You are not going to get rich overnight investing in Indian domains. Several of the domains that were registered in 2005 are now selling for low $x,xxx. Sales of Indian domains are gradually increasing over time. However, the market, both at the reseller and end user level, is not nearly as liquid as it is for .com domains. While I am seeing more and more interest by people looking to purchase Indian domains, I think that it is best to approach these investments as longer term investments.

All in all, if current trends continue, the future prospects for Indian domains are very bright. For anyone doing business in India – be it a small or medium sized business or the Indian branch of an international business – using a .in or domain is a logical choice. Over time, people in India are increasingly turning to this ccTLD, and there is still plenty of opportunity there for domainers.

P.S. If you are interested in learning more about Indian domains, feel free to join us at, the Home of the Indian Domain Name Industry. We enjoy talking not only about Indian domains, but also about anything to do with Indian business, culture or the Internet in India. We have an active buy and sell marketplace as well.

Guest Post: Keepin It Real & Keeping The Money Coming In

The following post is courtesy of a friend and well-known, but private domain investor. He gives some strategic advice which he adheres to, and it makes him quite a bit of money. When I first started out in the domain industry, my strategy was to sell as many names as possible for thin profit margins. It takes a lot of $30 domain sales to make good money. My friend has generated PPC revenue (correction from earlier) for a few months, and then sold his names for a revenue multiple.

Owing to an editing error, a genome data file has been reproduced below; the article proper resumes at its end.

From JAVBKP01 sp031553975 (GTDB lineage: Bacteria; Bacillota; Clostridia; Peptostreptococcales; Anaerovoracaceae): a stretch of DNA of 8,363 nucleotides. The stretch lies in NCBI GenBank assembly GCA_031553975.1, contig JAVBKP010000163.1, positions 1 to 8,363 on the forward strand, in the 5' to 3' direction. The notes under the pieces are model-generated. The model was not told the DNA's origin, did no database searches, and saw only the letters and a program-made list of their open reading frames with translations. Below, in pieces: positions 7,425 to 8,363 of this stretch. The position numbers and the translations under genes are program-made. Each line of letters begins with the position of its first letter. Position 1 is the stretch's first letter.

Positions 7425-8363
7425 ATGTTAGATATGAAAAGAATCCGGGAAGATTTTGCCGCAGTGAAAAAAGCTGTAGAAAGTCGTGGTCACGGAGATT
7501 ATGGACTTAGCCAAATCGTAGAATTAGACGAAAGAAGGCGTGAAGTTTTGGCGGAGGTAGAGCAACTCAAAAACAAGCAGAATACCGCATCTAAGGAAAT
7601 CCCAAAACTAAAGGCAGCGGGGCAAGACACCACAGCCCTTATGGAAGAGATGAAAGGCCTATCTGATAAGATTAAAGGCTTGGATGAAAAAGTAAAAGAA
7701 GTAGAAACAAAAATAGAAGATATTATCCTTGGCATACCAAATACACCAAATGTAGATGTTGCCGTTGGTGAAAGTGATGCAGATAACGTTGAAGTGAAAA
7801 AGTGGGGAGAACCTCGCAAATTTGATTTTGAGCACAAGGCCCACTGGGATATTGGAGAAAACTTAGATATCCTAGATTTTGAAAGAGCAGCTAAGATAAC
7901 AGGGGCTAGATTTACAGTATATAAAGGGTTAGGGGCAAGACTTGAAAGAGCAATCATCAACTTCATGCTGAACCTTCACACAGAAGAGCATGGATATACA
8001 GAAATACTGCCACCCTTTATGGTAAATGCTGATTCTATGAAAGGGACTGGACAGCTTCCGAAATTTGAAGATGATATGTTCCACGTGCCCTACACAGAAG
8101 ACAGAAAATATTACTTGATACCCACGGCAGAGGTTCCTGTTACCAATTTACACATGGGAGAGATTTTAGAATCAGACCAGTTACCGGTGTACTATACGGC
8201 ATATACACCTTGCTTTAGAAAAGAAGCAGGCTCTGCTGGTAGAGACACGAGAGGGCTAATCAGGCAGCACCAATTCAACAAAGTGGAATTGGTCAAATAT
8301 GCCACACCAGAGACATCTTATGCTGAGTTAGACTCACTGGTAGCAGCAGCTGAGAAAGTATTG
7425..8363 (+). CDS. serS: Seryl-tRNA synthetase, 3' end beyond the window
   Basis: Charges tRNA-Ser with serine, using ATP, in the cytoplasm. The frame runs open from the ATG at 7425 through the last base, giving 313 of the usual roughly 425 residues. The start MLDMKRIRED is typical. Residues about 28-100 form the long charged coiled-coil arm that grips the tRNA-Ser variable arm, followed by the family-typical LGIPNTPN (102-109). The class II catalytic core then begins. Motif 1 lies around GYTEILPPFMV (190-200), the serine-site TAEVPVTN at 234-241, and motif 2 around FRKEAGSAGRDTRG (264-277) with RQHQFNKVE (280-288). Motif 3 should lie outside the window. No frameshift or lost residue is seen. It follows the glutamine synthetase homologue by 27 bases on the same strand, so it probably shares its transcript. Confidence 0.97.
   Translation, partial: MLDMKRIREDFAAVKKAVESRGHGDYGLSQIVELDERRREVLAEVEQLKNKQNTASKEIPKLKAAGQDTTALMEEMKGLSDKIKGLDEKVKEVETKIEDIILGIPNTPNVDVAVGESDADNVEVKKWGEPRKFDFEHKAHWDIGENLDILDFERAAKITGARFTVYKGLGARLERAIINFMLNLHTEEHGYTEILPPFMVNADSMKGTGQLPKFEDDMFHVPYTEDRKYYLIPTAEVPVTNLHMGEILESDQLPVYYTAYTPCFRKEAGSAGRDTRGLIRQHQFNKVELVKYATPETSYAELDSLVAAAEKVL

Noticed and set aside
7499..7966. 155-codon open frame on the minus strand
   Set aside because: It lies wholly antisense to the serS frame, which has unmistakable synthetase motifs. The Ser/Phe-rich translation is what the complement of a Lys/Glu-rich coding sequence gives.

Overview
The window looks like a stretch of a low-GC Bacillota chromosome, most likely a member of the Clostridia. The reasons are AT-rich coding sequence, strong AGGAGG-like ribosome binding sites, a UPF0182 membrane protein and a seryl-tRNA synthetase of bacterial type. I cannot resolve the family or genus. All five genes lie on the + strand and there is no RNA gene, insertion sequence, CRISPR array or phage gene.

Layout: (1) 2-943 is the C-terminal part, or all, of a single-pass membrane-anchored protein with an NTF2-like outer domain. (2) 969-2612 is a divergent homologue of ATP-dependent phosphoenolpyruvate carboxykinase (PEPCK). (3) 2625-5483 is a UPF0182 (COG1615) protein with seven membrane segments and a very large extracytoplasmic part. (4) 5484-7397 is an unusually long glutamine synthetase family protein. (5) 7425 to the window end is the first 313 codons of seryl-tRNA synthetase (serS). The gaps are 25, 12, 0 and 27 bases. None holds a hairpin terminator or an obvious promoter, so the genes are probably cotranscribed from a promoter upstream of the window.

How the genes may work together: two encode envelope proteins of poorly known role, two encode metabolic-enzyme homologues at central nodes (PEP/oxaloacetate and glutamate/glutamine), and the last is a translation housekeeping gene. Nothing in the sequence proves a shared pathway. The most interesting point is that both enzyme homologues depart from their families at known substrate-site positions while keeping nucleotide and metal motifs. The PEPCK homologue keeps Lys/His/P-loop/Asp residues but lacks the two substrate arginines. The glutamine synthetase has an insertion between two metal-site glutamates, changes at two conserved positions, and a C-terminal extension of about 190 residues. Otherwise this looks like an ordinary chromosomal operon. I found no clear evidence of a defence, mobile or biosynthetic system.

“This past week I sold a total of 9 minimal income domains for $2,450. I paid a total of $61.85 for them (all were reg fee). In the year I had them they made about $800 in ppc income. So my total return on a $62 investment was $3,250 with a net profit of $3,188. That works out to a 5,142% ROI. Sure I could have held them instead of selling like others try and wait till they find a 10x buyer, but odds are I’d be waiting a much longer time and would have to invest more of my time in continued marketing which has a cost factor to it and if you do that you don’t keep cash flow coming in. You want your resell domain properties to flip fast. Time is money. There’s nothing wrong with pricing to sell at 2x or 3x. It works. It moves inventory quickly. It’s the way to keep constant high profit cash flow coming out of your portfolio with enormous ROI’s.
The strategy then is to not be greedy if you want to make money in the domain biz. Make a profit, but make it possible for the next buyer to make a profit too. Where else can you make a 5,000% ROI??? I know of no investment that can do that kind of number on a reliable continuous basis week after week, but domains can if you keep your prices reasonable to sell quick. That’s the secret!”

While I plan to keep the domain names I build into mini-sites, I think my friend has a smart strategy to produce a growing revenue stream. The buyers of his names/sites will benefit from his legwork – it’s a win/win for everyone.

Rob Grant Guest Post: The Domain 'Slingshot' Theory

I wanted to let you know that Rob Grant will be offering guest posts on my blog from time to time. Rob is the man behind and is a pioneer in the geodomain business. I am looking forward to more guest posts!

Steve Morsa Guest Post: When City.orgs Make Perfect Sense


While the debate over whether building city/community sites (at least in the US) should only ever be built on .coms might continue for some years to come, let me share one particular situation–though very rare it be—where doing so on an extension other than .com (and more particularly, on a .org) makes perfect sense:
Earlier this year, I picked up a (San Marcos; just north of San Diego) for a 75,000 population city in California with excellent demographics, an extensive and broad-based commercial/ business community; and not one, but two top-rated colleges; including one of the highly desired Cal-State campus’.